by Keith Idec
NEW YORK – A bit of a nightmare.
That’s how promoter Eddie Hearn described Demetrius Andrade having to prepare for a right-handed knockout artist on two weeks’ notice. The undefeated former junior middleweight champion had been training to box Billy Joe Saunders, a very skillful southpaw, until the Massachusetts State Athletic Commission denied Saunders’ license application October 9 for failing a performance-enhancing drug test.
Saunders subsequently relinquished the WBO middleweight title. Andrade (25-0, 16 KOs), of Providence, Rhode Island, and Namibia’s Walter Kautondokwa (17-0, 16 KOs) will fight for the WBO’s vacant 160-pound championship in the main event of an 11-fight card Saturday night at TD Garden in Boston (DAZN).
“It’s a bit of a nightmare, really,” said Hearn, whose company, Matchroom Boxing, promotes Andrade. “You’ve gone from training 10 weeks for a slick southpaw to – I mean, I know boxing people in Africa who’ve all said the same thing, ‘He can punch, that kid.’ He’s from the same team as [Julius] Indongo. So we had Indongo over to fight [Ricky] Burns. No one knew a great deal about him.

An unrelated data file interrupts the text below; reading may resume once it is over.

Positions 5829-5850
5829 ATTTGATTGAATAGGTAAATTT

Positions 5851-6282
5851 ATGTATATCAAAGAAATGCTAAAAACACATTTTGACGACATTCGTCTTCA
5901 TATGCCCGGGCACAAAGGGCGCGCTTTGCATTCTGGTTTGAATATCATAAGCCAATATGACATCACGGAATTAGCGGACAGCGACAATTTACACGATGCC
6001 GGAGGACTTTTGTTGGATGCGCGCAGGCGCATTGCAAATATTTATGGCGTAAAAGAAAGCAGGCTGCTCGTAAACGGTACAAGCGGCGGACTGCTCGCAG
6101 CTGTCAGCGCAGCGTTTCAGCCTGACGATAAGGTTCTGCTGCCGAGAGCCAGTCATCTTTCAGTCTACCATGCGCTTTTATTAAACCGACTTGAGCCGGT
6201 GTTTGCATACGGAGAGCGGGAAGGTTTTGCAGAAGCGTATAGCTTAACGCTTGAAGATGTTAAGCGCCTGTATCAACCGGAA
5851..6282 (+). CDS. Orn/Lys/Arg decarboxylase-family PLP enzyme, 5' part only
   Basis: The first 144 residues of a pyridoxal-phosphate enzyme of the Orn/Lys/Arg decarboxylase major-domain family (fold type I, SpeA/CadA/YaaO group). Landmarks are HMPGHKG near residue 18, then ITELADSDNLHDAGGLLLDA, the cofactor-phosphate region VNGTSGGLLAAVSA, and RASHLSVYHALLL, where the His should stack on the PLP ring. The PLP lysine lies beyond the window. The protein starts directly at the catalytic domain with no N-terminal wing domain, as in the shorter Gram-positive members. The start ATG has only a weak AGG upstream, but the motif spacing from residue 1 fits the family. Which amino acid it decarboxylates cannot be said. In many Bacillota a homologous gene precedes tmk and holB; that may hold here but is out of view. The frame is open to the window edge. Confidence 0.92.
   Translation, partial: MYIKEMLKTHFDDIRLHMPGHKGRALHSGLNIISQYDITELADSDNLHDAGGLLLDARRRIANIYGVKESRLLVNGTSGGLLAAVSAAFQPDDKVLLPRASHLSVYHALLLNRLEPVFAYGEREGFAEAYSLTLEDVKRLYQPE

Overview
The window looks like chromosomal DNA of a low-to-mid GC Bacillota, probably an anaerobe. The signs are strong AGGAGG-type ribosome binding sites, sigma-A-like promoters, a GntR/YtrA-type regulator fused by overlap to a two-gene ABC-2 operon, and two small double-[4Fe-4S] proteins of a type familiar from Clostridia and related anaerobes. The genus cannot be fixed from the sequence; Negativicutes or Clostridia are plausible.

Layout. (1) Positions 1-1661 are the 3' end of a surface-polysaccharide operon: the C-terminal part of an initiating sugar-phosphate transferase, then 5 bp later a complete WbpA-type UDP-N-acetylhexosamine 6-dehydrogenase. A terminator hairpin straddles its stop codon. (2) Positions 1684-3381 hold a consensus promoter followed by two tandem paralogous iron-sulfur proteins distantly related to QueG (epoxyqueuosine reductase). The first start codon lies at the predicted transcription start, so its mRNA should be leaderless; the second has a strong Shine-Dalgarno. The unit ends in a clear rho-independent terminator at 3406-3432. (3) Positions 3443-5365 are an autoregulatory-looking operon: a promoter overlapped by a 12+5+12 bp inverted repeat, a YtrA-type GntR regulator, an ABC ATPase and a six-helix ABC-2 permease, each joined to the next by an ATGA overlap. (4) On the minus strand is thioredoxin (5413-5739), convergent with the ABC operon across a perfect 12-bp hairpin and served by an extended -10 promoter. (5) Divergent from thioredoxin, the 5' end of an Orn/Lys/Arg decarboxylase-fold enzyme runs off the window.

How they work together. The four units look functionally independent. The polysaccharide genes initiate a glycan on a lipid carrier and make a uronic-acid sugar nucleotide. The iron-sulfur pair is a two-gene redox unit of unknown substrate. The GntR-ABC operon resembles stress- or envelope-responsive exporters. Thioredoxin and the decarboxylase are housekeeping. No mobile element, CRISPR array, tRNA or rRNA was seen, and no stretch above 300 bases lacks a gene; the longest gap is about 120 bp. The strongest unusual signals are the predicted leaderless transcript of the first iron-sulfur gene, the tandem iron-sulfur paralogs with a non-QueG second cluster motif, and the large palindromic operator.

“He beat Burns easy. He went out and knocked out [Eduard] Troyanovsky in Russia, come up short against [Terence] Crawford, but it’s Crawford. So this guy, what we’ll know about him is technically he’ll be limited, but he’ll be extremely strong and he’ll be a very, very big puncher.”
England’s Saunders (26-0, 12 KOs) is more proven against world-class competition than the 33-year-old Kautondokwa, who has fought just once outside his home country. Without any proof of how Kautondokwa will perform against an elite-level opponent like Andrade, odds-makers have installed Andrade as at least a 12-1 favorite to win their 12-round, 160-pound title bout.
Hearn still considers this fight dangerous, more threatening than the scrapped Saunders bout. It’s also, according to Hearn, a fight Andrade needs to win impressively if the 30-year-old former Olympian is to begin making his mark in the middleweight division.
“Listen, mate, if you can’t beat [Kautondokwa], you don’t deserve to be world champion,” Hearn said. “So I don’t get concerned. I just say, ‘Andrade, there’s your opportunity. If you can’t beat Kautondokwa, you don’t deserve to be mixing it with Canelo and these guys.’
“But it’s a much more dangerous fight than Billy Joe Saunders. Technically, it’s an easier fight. But it’s a much more dangerous fight because he also needs to look good. The criticism is he’s technically one of the best fighters in the world, but sometimes not the most entertaining. So he’s under pressure to win because everyone thinks he’s gonna win easy.”
Keith Idec is a senior writer/columnist for BoxingScene.com. He can be reached on Twitter @Idecboxing.